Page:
Aubrey was surrendered to SAFE by her owner who was unable to provide care for her. Although she was in pretty rough shape when she arrived at SAFE in Feb 2016, she’s made a nice recovery. Aubrey is not sound for riding, but she’s a very sweet and affectionate mare and would make a lovely companion horse. She is currently as a foster home and doing very well.
Aubrey is not sound enough to be ridden, but she’s a very sweet and affectionate mare who would make a lovely companion horse. She is currently shares her foster home with another mare from SAFE and the two gals are close friends.
She has a sweet disposition and loves people. Like any Thoroughbred, she can get excited at times, but for the most part she’s a pretty calm horse. She is quite the character, flapping her lips to make noise, and nickers for grain and treats. Aubrey likes her buddies and is not as confident on her own. She does best in an open field turnout with another horse.
Aubrey might not be a perfect horse, but she could be perfect for the right home. Will you give her the forever home she deserves? By adopting a SAFE companion horse, you not only provide a loving forever home for a rescue horse, you also open up a spot at SAFE for another horse in desperate need. Companion horses like Aubrey many not be suitable for riding, but they have plenty of love and friendship to give. You can also teach them tricks, liberty work, or therapy work or you could participate with them in NAWD’s 6 feet on the ground program. Aubrey is ready for a home to call her own where she will make someone a wonderful friend and companion.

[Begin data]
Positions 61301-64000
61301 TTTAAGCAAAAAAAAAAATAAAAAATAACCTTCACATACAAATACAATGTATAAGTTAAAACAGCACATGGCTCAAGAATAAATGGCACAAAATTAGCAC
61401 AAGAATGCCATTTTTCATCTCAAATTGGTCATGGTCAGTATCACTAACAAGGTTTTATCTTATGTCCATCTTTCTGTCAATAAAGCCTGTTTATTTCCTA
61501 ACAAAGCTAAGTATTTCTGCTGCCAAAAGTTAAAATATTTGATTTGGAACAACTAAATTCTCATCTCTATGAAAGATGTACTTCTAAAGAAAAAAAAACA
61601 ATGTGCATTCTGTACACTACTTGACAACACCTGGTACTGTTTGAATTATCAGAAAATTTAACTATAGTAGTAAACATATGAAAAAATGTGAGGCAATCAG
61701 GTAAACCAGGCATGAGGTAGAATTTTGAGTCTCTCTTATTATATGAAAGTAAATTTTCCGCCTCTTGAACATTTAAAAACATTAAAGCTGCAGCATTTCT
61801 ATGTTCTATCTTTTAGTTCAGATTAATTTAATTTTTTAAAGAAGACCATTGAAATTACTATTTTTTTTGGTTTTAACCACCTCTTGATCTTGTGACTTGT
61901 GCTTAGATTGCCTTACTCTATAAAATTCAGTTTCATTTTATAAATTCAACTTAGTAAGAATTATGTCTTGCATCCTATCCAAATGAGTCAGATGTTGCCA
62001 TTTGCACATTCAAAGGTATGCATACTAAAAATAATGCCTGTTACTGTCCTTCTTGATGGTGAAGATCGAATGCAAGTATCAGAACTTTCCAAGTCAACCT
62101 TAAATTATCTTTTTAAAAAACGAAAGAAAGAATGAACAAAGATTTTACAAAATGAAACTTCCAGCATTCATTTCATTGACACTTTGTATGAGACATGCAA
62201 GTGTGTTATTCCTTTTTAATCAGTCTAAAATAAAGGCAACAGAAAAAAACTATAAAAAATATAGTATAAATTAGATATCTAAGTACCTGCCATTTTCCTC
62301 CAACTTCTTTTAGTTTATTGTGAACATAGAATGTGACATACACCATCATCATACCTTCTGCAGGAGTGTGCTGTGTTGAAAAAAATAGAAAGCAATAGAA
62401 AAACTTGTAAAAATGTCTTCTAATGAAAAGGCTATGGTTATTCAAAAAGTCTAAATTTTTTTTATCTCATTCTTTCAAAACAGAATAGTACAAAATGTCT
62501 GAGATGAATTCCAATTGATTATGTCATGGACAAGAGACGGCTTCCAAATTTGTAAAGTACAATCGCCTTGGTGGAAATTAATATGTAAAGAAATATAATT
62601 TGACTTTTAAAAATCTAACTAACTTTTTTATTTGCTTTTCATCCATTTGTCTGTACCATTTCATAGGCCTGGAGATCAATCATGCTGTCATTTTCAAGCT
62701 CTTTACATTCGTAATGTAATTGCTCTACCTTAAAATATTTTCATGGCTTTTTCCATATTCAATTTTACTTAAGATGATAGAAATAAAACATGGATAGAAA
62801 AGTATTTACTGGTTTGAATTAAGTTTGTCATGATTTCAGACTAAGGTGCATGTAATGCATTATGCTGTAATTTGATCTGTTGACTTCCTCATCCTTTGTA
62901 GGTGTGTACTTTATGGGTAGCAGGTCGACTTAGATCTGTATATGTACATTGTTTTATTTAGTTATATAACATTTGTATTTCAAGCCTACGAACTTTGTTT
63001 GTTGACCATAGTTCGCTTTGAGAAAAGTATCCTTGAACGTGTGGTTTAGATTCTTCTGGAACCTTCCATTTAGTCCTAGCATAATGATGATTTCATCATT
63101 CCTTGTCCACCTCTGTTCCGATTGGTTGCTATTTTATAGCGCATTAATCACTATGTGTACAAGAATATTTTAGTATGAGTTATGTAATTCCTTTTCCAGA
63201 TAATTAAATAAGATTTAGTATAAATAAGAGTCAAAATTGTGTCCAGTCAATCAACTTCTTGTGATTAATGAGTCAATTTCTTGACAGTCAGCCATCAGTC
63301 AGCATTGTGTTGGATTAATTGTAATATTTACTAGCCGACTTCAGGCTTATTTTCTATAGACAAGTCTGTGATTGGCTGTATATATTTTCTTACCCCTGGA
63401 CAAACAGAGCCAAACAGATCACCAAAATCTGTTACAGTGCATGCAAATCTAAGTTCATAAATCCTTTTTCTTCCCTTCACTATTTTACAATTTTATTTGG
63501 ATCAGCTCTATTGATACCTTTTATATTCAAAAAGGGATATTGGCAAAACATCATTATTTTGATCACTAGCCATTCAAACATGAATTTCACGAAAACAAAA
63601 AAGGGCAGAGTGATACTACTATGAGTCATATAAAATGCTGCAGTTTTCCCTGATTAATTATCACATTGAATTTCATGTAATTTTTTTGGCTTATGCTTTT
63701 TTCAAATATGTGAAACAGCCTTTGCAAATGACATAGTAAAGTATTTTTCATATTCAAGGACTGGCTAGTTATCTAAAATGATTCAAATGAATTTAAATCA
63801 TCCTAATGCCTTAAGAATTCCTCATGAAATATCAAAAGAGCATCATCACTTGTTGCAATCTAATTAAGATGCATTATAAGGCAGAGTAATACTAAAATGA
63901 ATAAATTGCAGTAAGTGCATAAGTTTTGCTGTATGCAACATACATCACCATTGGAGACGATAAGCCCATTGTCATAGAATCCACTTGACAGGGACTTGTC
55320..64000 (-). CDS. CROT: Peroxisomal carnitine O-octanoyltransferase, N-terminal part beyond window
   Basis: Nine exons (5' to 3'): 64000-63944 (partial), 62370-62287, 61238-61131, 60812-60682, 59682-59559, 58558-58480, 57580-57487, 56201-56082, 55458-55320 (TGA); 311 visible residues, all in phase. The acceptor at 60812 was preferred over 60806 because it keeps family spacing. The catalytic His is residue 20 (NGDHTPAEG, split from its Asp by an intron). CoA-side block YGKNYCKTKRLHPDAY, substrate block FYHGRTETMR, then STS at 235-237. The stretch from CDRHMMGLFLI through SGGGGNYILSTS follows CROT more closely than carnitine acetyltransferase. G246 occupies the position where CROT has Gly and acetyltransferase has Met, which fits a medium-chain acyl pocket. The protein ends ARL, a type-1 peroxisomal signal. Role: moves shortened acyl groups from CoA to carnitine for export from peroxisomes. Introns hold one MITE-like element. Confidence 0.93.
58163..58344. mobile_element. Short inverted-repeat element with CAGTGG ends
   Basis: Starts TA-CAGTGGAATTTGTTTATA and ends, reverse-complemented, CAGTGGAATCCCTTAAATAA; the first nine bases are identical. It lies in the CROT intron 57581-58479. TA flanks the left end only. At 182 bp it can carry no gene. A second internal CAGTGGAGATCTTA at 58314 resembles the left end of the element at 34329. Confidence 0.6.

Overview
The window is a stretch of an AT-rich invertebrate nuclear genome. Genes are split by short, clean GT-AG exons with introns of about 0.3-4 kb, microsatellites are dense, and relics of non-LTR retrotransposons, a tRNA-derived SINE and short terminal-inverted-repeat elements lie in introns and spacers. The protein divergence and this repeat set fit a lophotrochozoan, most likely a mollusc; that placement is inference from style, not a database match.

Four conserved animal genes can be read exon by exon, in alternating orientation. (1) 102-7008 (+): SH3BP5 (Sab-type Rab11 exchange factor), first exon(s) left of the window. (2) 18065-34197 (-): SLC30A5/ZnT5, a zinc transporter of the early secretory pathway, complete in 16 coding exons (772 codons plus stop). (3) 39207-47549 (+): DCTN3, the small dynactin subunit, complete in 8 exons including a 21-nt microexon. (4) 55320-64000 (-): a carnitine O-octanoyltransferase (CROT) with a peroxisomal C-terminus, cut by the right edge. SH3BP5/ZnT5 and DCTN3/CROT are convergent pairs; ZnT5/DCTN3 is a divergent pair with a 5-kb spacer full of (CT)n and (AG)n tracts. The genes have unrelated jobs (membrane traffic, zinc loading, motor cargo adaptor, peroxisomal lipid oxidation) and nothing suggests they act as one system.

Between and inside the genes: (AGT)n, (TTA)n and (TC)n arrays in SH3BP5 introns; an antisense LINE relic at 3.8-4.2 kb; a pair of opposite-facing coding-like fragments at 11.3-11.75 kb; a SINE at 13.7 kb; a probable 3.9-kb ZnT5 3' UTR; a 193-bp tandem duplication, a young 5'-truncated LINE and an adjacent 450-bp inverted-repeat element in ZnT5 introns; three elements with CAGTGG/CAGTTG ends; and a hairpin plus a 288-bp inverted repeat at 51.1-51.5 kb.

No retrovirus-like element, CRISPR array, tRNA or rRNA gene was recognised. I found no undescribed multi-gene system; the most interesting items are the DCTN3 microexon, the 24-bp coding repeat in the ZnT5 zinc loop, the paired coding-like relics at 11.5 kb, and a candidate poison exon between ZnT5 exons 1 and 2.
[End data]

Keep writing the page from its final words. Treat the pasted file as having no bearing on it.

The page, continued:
It’s always interesting to pair up two horses for the first time…you never quite know how they’re going to get along. Happily, Annabelle and Aubrey, two mares looking for companion homes, hit it off right away when turned out together for the first time. Since this video was shot, the two have been seen grooming each other in the field, the sign of a true friendship! Good girls!
Cute check in with the ladies, Aubrey and Marta…as you can tell they are loving the good life! Both of these lovely ladies are ready for their forever homes. Email firstname.lastname@example.org for more information.
Here is a short note from Eileen, their foster mom and SAFE’s President:
“The ladies lead a life of leisure. They had their pedicures done yesterday while nibbling on dinner. Today they sunbathed and ate a few apples from a tree in their pasture. Tomorrow they will enjoy a late breakfast with a spot of jasmine tea that they often manage to finish off for me. In short, life is tough.”
With Shay’s recent passing, Marta was in need of a new friend to join her at her lovely foster home in Fall City. Since we’ve determined that Aubrey is not sound enough to be ridden, she seemed a good choice. Here are photos of the two mares meeting for the first time (thank you Jessica Farren!)
Dr. McCracken came to examine Aubrey and check her soundness to see if she could be a light riding horse. After palpating the front leg she determined that the bow tendon is very old, so there is no point in ultrasounding it. Dr. McCracken confirmed that Aubrey has Fibrotic Myopathy in left hind but also noted another possible underlining lameness issues. Both her hocks and fetlocks tested positive after being flexed. Most likely this lameness is being caused by arthritic pain or other old injuries.